Vulcan, the Roman god of the forge, was ugly and lame, the revered misfit who crafted weapons and armor for his swift and beautiful relatives on Mount Olympus. Like their mythical forebear, modern blacksmiths wrestle with iron and fire and carry the marks of the craft on their bodies.
“My right eye is held in place with a plastic cup,” says Rob Edwards, editor of The Anvil magazine. “When I go to the dentist, everyone wants to look at my x-rays. There’s all this stainless steel wiring in my cheek from where I got kicked by a horse. I have scars from nails in my hands and feet.”
A retired Navy pilot, Edwards, 57, started a second career as a farrier, making horseshoes and tending horses’ hooves, about 24 years ago. His line of work is what most people associate with blacksmiths. It’s less romantic than the common image of the village farrier hammering a horseshoe onto a stallion’s hoof, perhaps serenaded by a resentful neigh. But these days few blacksmiths shoe horses.
In the past 30 years there’s been a renaissance of blacksmithing among artisans who craft sculptures, grates, gates, fireplace screens, and other decorative items. A handful of blacksmiths formed Artists-Blacksmiths of North America (ABANA) in 1973, which now boasts 4,200 members. There are also industrial blacksmiths whose work can range from joining and shaping the bits for jackhammers to forging parts of ships and submarines. And, of course, there are still some farriers who pound shoes into horses’ hooves.
Perhaps because there are relatively so few working artisans and farriers, the government doesn’t keep track of their injury and disability statistics. If it did, blacksmithing might rank among the more hazardous occupations.
Aside from the major insults to his face, Edwards has suffered all manner of debilitating musculoskeletal injuries. “Beating on cold steel is hard on your hand and shoulder,” Edwards says. “I started getting the typical repetitive stress symptoms — your hands falling asleep on the wheel when you’re driving, waking up with aching wrists.”
But it wasn’t the repetitive stress or the kick in the head that convinced Edwards to lay his hammer down. It’s what happened to his back.
“The horse is built in such a way that you slide underneath it at an angle. When the horse leans into you, you’re never really in the right position to take all the stress. Most of us have lower back strain. [Every morning] I’d have to roll out of bed and crawl into the shower and run hot water on my back until I could stand up,” Edwards says. “That’s why I’m publishing a magazine and not shoeing horses any more.”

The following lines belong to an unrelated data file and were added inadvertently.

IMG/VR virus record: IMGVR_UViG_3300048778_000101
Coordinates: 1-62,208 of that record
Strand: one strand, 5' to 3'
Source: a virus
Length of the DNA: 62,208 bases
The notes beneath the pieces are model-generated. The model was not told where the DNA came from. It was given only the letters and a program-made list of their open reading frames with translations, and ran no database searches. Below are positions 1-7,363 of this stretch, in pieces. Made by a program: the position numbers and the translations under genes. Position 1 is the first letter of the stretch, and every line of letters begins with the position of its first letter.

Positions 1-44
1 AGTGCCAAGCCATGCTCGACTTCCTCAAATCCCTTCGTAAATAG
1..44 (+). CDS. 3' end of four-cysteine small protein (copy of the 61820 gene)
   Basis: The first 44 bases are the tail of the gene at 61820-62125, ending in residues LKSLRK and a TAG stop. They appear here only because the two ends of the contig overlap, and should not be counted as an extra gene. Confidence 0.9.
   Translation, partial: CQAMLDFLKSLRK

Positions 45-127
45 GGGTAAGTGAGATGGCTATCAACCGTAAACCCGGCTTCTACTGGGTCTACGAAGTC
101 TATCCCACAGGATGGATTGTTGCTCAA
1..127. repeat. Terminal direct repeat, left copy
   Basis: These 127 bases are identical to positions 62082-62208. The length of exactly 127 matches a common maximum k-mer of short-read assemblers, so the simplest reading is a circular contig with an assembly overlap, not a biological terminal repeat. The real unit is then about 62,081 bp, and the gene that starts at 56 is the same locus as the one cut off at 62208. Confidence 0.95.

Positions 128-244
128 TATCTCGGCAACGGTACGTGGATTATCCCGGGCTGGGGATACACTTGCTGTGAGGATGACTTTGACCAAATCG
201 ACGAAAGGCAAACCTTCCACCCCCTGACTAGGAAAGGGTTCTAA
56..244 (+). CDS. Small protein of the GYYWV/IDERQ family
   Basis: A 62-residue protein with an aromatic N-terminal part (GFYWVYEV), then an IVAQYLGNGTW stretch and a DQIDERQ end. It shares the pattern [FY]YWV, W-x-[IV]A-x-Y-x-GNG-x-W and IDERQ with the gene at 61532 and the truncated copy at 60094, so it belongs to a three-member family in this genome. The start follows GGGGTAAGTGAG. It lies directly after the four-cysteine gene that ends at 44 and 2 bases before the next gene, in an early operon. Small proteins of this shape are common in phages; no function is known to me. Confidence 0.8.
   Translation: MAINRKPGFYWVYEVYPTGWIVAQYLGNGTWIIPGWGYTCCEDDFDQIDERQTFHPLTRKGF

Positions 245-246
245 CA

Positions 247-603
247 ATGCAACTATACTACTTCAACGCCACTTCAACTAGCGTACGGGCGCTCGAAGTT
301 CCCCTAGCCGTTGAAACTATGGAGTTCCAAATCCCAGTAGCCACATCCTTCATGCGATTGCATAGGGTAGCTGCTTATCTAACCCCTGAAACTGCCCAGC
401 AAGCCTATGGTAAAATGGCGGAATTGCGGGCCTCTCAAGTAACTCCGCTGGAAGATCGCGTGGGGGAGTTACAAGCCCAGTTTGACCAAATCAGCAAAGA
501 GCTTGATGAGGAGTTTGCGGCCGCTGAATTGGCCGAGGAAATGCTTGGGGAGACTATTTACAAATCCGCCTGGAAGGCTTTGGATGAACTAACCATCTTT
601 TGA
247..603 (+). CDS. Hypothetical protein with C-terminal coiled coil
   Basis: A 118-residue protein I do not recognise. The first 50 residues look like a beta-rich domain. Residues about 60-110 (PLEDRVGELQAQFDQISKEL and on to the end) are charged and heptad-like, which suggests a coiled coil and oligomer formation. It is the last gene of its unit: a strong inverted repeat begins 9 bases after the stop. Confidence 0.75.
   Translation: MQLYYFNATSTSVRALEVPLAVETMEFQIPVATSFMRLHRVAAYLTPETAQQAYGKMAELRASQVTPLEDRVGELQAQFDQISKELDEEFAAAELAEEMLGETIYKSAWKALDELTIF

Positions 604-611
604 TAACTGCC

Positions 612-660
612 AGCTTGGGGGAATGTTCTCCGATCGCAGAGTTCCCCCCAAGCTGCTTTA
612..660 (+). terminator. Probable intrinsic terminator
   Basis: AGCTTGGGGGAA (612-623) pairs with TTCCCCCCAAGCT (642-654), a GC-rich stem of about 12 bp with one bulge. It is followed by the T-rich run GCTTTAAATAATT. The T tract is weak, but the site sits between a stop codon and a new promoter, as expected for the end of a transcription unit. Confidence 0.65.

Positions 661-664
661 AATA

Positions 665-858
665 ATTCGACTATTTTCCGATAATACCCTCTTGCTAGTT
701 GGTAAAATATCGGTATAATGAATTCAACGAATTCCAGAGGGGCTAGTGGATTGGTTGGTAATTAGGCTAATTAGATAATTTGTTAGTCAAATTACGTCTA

Hazards at every turn
Jefferson Mack Metal, the small San Francisco shop that Mary Jo Mack runs with her husband Jefferson, specializes in bending, stretching, and hammering lengths of iron and steel until they look like hand-drawn arabesques and giant ribbons rippling in a breeze. She glances at a pair of journeymen working on a 10-foot garden sculpture that will be shipped to a client in Colorado. As one swings a 50-lb. steel bar from the gas forge, the other begins hammering the end in a pattern suggesting the contours of a sapling.
Nearby, another worker removes red-hot bars from a small forge. These will be bent into U shapes for custom drawer pulls. In another corner, a master blacksmith pulls a cotton jacket on over his overalls and dons a welder’s mask. Soon, tiny bits of steel fly up around his shoulders as he bends over a piece of hot metal.
About every six weeks, Robert Owings does a safety workshop at Jefferson Mack. Owings spent 30 years as a blacksmith before the work aggravated a congenital shoulder condition, forcing him to retire three years ago. Now he consults on design and project management, as well as on health issues. Over the years as an artisan-blacksmith, Owings has had his share of burns, strains, stitches, and crushed fingers. He’s even had iron splinters removed from his eyes.
“Your hearing will eventually be destroyed if you’re not careful,” he says. “But the most immediate threat is to the eyes. Machine-powered equipment can bring a new dimension of danger.”
Electrically powered wire brushes that are used to whisk away bits of burnt metal, called “scale,” can throw tiny shards into the eyes and skin. And what erodes the hearing isn’t the clanging of the anvil but the roar of the gas forge and the constant whine of whirling grinders and cutters. Some smiths are left with tinnitus, a sensation of ringing in the ears.
The long hours blacksmiths spend standing on concrete floors wear on smiths’ knees and feet. Good shoes help, and protective clothing can help guard against burns and cuts. But even such clothing can be hazardous in some circumstances. Tama Sagapolutele, 35, an industrial blackmith at Terry Steel and Supply in San Francisco, broke his right arm when his long sleeve got caught in a threading machine. Sometimes, Owings says, a machine will catch a glove and break a worker’s wrist. Leather gloves that protect against metal fragments can also set you up for a nasty burn unless they’re insulated. Leather conducts heat very efficiently, and often, because they’re wearing gloves, people forget they may not be protected against heat.
In the absence of government guidelines for health and safety in the industry, much of the specialized monitoring and education comes from within the profession. Owings counsels blacksmiths on the importance of wearing eye and ear protection. They also learn to use counterbalancing and leverage to hoist and hold materials. Sometimes the smiths at Jefferson Mack use a set of pulleys and slings to move heavy pieces.